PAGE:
August 24, 2017

I am very pleased that the Commission approved the staff’s recommendation that certain plastics do not need to be tested by third parties as a basis for certifying compliance with phthalate limits.  I believe this is one of the most significant burden reduction steps the CPSC has taken in recent years.  

Reducing unnecessary regulatory burdens is a top priority for me, and I intend to do what I can to accelerate our efforts to reduce regulatory burdens wherever possible.  I urge all CPSC stakeholders to bring opportunities for burden reduction to my attention.  One way to do so is to submit written comments in response to the Commission’s Request for Information on Potentially Reducing Regulatory Burdens Without Harming Consumers, 82 Fed. Reg. 27636 (June 16, 2017).  The deadline for comments in that proceeding is September 30, 2017.  The sooner we get your ideas, the sooner they can be considered and prioritized within our agency’s work.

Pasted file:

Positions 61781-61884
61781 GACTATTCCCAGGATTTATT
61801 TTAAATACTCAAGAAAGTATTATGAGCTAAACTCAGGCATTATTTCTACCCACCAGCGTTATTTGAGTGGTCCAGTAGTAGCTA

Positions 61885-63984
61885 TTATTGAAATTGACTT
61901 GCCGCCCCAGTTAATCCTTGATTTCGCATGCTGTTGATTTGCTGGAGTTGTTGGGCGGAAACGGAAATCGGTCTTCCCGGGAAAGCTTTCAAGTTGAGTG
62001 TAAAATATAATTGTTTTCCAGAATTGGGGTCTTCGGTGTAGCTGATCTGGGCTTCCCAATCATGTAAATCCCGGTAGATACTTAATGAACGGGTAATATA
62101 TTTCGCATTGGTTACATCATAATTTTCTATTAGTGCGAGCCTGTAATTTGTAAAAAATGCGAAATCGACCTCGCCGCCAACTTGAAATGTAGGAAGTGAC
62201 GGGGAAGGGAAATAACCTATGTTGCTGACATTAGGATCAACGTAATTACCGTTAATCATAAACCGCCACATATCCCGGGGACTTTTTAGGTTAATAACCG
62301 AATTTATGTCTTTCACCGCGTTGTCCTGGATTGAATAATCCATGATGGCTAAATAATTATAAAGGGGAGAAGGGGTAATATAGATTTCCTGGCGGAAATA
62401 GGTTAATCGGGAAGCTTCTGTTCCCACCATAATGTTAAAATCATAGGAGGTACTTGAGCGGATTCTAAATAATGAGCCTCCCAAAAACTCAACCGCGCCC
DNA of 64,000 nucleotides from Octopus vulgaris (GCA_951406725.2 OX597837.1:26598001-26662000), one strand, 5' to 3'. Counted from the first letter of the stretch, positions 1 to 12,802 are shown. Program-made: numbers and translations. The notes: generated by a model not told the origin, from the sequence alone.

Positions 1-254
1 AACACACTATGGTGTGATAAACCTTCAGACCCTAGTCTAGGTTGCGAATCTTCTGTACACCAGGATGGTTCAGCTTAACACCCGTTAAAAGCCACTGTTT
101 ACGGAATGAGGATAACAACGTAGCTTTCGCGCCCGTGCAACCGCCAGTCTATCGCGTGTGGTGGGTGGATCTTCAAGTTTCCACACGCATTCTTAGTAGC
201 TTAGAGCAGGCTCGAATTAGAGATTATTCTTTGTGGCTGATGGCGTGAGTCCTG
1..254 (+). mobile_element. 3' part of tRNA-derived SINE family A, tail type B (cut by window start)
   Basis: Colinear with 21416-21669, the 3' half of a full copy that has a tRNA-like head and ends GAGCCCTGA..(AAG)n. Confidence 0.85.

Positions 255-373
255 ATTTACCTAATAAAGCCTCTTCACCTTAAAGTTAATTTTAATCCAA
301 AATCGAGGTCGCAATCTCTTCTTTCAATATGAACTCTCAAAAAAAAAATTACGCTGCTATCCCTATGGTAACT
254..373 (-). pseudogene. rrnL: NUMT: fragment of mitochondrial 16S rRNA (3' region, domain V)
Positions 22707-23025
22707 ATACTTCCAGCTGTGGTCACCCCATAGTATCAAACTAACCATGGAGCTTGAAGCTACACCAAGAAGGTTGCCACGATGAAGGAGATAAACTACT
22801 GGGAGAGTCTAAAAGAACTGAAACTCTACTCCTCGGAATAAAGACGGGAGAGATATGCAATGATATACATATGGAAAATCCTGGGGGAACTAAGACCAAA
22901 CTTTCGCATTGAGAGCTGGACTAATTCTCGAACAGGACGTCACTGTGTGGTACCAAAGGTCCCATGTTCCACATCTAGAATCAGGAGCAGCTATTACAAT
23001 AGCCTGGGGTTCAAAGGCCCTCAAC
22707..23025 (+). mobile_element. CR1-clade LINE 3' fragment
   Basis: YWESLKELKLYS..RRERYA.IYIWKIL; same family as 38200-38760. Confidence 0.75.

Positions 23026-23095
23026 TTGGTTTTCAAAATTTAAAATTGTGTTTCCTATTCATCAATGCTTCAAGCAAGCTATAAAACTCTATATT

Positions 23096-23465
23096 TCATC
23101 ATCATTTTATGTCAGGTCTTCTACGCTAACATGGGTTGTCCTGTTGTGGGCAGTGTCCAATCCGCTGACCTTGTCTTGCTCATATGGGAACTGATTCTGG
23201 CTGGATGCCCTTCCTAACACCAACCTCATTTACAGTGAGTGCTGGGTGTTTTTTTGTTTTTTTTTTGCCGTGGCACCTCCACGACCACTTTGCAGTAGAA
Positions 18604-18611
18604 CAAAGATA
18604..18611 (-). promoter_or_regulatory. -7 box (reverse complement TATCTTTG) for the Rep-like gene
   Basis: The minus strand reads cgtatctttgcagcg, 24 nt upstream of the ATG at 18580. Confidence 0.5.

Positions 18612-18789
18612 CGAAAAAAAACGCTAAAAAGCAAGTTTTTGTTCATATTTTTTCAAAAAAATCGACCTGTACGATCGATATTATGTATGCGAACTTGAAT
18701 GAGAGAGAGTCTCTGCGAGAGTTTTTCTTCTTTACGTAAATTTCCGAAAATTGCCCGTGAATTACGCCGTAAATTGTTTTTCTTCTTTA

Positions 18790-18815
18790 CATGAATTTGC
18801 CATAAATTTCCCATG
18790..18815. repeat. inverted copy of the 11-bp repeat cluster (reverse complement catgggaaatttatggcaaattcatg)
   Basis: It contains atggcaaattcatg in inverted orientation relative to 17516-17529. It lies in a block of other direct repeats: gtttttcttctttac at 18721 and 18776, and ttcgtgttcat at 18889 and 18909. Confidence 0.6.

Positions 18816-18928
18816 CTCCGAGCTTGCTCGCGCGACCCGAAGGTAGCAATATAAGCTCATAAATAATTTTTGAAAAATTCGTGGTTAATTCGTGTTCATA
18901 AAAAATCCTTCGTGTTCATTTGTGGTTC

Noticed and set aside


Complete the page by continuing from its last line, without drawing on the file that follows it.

I wish to comment on one specific burden reduction proposal that was suggested in this rulemaking.  One commenter asked that we consider rigid vinyl in future assessments of plastics that may be eligible for determinations.  To evaluate this request, our laboratory staff conducted hardness testing of a few plastic samples with known phthalate content.  The results are shown in Tab B of the staff’s Briefing Package (Table 1).  This limited data set did not allow us to draw definitive conclusions about the relationship between hardness and phthalate content.  On the other hand, both of the samples in compliance with phthalate limits also had “Shore D” hardness above the level recommended by the commenter.  This suggests to me that additional testing and assessment is warranted.  An effective screen for prohibited phthalates would not only reduce testing costs for manufacturers and importers; it would also save CPSC laboratory staff time that could be spent on other safety and compliance issues.